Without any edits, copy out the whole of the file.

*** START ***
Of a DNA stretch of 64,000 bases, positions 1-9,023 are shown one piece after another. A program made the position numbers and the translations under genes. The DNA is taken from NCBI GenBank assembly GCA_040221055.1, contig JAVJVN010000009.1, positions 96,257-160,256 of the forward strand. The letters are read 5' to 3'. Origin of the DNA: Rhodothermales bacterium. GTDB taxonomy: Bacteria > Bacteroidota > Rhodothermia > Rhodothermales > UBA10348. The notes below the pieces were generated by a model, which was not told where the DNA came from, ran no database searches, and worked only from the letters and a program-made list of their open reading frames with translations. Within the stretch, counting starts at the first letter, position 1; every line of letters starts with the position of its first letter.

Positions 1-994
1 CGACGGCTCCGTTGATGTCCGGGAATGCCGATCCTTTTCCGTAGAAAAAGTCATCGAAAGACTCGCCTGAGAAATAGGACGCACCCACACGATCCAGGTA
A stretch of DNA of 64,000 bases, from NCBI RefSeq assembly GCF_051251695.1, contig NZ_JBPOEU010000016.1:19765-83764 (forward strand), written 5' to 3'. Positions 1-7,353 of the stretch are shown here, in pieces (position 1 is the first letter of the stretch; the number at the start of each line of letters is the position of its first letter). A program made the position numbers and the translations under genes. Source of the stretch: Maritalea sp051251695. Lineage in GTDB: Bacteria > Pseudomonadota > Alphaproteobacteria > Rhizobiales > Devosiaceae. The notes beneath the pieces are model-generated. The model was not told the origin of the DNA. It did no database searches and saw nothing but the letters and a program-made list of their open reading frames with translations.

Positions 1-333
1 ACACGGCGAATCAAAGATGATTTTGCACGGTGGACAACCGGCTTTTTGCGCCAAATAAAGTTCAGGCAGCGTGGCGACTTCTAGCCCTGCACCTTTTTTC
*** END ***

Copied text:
Of a DNA stretch of 64,000 bases, positions 1-9,023 are shown one piece after another. A program made the position numbers and the translations under genes. The DNA is taken from NCBI GenBank assembly GCA_040221055.1, contig JAVJVN010000009.1, positions 96,257-160,256 of the forward strand. The letters are read 5' to 3'. Origin of the DNA: Rhodothermales bacterium. GTDB taxonomy: Bacteria > Bacteroidota > Rhodothermia > Rhodothermales > UBA10348. The notes below the pieces were generated by a model, which was not told where the DNA came from, ran no database searches, and worked only from the letters and a program-made list of their open reading frames with translations. Within the stretch, counting starts at the first letter, position 1; every line of letters starts with the position of its first letter.

Positions 1-994
1 CGACGGCTCCGTTGATGTCCGGGAATGCCGATCCTTTTCCGTAGAAAAAGTCATCGAAAGACTCGCCTGAGAAATAGGACGCACCCACACGATCCAGGTA
A stretch of DNA of 64,000 bases, from NCBI RefSeq assembly GCF_051251695.1, contig NZ_JBPOEU010000016.1:19765-83764 (forward strand), written 5' to 3'. Positions 1-7,353 of the stretch are shown here, in pieces (position 1 is the first letter of the stretch; the number at the start of each line of letters is the position of its first letter). A program made the position numbers and the translations under genes. Source of the stretch: Maritalea sp051251695. Lineage in GTDB: Bacteria > Pseudomonadota > Alphaproteobacteria > Rhizobiales > Devosiaceae. The notes beneath the pieces are model-generated. The model was not told the origin of the DNA. It did no database searches and saw nothing but the letters and a program-made list of their open reading frames with translations.

Positions 1-333
1 ACACGGCGAATCAAAGATGATTTTGCACGGTGGACAACCGGCTTTTTGCGCCAAATAAAGTTCAGGCAGCGTGGCGACTTCTAGCCCTGCACCTTTTTTC